UK farmland values expected to fall over next three years

With the drop in commodity prices and the potential for UK exit from the EU, the future for farm incomes remains rocky with the cost of prime arable land falling for the first time in 13 years, according to Savills.

The estate agent expects prices will continue to fall over the next three years before recovering in 2019.

The key global forecasting organisations, including the FAO, USDA and IMF, have all cut their already pessimistic forecasts for commodity prices in the medium-term to 2020.

"We expect values to be much more varied than in the past five years," said Savills.

"Exceptional prices may still be achieved if all the right factors come together but conversely it is very likely that there will be more farms where potential sale prices fail to reach expectations or they fail to sell. We expect this market will last three to four years until commodity prices start to recover, following stronger global growth."

In the short-term, demand for farmland will be more localised, with areas of strong and weak demand, often quite close to each other.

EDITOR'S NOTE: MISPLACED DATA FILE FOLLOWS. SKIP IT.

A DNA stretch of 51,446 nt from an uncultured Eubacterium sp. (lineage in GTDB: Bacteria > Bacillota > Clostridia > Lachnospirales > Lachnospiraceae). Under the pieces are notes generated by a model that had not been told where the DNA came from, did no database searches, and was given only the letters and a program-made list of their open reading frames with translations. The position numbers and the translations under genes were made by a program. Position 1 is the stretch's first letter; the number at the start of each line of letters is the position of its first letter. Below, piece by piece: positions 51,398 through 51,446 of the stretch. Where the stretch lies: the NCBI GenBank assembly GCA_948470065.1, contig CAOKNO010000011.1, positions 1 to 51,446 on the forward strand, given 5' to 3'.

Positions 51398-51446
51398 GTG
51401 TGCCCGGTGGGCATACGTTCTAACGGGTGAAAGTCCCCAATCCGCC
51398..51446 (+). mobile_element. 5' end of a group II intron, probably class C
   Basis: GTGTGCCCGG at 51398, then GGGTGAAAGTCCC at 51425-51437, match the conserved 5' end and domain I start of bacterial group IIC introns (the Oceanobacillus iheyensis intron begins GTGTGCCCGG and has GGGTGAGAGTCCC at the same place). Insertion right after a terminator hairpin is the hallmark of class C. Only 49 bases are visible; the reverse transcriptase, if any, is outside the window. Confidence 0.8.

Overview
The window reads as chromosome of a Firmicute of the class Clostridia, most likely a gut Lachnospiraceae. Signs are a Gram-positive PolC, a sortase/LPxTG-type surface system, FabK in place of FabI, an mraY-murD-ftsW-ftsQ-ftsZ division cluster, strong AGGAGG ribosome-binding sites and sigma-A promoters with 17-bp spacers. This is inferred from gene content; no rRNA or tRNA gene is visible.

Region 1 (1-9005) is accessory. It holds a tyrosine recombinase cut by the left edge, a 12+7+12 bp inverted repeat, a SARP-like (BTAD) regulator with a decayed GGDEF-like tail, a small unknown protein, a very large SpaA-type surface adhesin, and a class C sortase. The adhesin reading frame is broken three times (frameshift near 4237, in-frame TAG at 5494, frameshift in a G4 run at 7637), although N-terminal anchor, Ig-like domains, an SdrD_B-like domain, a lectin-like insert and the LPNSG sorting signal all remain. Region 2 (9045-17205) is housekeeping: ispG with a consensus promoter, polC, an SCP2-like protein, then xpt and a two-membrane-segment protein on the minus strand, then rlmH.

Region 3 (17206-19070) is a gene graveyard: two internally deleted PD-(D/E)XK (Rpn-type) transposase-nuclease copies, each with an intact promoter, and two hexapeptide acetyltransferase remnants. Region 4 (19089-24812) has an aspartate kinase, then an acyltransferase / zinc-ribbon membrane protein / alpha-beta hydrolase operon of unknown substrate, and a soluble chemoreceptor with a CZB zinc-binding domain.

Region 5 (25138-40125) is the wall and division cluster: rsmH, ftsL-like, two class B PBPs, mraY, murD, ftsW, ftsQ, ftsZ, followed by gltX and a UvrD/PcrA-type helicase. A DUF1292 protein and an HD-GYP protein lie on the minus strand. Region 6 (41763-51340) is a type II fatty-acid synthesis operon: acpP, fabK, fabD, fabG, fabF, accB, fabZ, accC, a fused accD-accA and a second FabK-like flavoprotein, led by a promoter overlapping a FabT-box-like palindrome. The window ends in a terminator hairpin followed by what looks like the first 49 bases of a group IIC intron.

Top-performing farmers will continue to be in the market for the right opportunities.

Non-farmer demand, and the expected growth in prime country residential markets over the next five years will continue to support prices especially on residential and amenity-type farms but investor demand may weaken as the performance of alternative assets improves.

An increase in buyers with rollover cash is likely to follow increased development activity and will add to the mix of local demand.

Debt may increase the number of farms coming to the market although if this is the case it is likely to be smaller farms.

UK exit could have a significant negative impact on farm incomes and land values, dependent on how the UK Government supports farming, which is currently unknown.

In 2015, research recorded falls in arable land values in the eastern counties of England, where values have been highest.

Grassland values, which have lagged behind arable values, have continued to increase and this land type is still regarded as good value by large livestock and dairy operations which are trying to expand to spread costs. This demand will help support prices in this segment of the market.